Can Legislation Stop Identity Theft?

There’s an article at called “Can Legislation Stop Identity Theft?”. According to the article, “the recent US$15 million settlement between ChoicePoint and the Federal Trade Commission Latest News about Federal Trade Commission (FTC) signals regulators have cranked up the heat on companies that allow personal customer data in their possession fall victim to breach or exposure”.

ChoicePoint, a broker of consumer data, acknowledged that information on 163,000 consumers was exposed when its database was infiltrated. It agreed to pay a $10 million fine imposed by the FTC and to set up a $5 million account to help those who fell victim to identity theft as a result.

However, “as much as the FTC had hoped to send a message, it seems that get-tough approaches from regulators and even promises from lawmakers to address identity theft with tougher legislation are not likely to provide enough protection for consumers”.

“Many believe legislative efforts will fall short of the mark. While lawmakers recognize the urgency of addressing the ID theft trend, the laws they are likely to pass will often be softened on their way through the legislative process thanks to heavy lobbying from corporations, trade groups and others, Todd Davis, the chief executive officer of LifeLock, which offers a proactive anti-identity theft service, told the E-Commerce Times…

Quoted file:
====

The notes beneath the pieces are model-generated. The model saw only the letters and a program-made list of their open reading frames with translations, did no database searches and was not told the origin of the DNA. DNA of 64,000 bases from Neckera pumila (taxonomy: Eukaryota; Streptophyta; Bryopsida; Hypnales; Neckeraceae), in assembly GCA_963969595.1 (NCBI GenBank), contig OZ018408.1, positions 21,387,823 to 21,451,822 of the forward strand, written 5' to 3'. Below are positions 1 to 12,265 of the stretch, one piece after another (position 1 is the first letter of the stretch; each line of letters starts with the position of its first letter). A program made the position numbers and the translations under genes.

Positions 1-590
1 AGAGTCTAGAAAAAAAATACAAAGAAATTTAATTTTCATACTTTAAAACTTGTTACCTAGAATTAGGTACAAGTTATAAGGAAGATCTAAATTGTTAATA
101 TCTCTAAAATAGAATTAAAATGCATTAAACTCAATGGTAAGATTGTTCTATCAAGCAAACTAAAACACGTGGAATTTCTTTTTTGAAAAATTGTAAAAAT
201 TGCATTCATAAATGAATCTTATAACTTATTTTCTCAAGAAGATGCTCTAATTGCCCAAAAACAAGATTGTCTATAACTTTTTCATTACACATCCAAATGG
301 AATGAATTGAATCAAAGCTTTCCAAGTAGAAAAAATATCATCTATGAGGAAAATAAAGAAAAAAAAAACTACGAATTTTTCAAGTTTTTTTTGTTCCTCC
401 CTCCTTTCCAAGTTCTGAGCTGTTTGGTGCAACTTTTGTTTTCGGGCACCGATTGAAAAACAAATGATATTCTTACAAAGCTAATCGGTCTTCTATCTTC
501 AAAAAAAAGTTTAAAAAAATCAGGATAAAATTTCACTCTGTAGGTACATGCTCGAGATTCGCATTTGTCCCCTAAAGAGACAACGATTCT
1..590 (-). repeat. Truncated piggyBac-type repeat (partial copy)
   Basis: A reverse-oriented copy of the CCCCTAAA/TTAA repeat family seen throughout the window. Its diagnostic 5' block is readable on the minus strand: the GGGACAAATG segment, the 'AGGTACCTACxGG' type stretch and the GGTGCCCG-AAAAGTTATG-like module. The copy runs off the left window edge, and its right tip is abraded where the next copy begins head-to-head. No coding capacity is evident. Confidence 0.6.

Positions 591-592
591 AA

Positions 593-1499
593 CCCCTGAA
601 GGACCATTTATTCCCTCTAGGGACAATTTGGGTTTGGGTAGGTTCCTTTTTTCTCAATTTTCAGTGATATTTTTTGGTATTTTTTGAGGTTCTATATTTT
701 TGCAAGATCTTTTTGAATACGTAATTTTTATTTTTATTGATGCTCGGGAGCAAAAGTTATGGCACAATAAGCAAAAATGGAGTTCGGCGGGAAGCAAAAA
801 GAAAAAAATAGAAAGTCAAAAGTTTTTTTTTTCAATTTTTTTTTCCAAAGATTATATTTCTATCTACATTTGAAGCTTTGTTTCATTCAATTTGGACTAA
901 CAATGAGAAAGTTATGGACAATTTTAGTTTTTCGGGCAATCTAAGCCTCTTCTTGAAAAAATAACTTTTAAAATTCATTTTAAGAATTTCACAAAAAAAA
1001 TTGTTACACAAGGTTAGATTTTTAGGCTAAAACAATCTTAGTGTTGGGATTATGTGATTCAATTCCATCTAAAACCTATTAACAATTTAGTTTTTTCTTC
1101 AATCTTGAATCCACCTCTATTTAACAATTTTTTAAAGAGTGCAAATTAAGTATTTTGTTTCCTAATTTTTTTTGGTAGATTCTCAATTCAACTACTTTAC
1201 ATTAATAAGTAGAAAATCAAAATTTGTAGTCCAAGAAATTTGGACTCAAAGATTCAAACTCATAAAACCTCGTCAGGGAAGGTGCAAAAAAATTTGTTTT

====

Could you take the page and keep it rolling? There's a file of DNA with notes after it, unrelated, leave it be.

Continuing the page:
Companies are often reluctant to admit fault, and some may feel that offering to help prevent identity theft based on a data breach may be the equivalent of admitting wrongdoing — and opening the door to hefty legal claims.”

In many instances, companies are not genuinely concerned about the data protection. “Companies are turning over control of data to third parties for processing or storage, often without first ensuring they can keep it safe, noted Privacy Rights Clearinghouse Director Beth Givens.

“The easier it gets to transfer billions of bits of confidential data by pushing a button, the more difficult it is to safeguard our private records”.

A major part of legislators and a lot of privacy groups beleive that the identity theft legislation may be difficult to come by, however, it may be necessary, “since existing regulations haven’t had the desired impact”.

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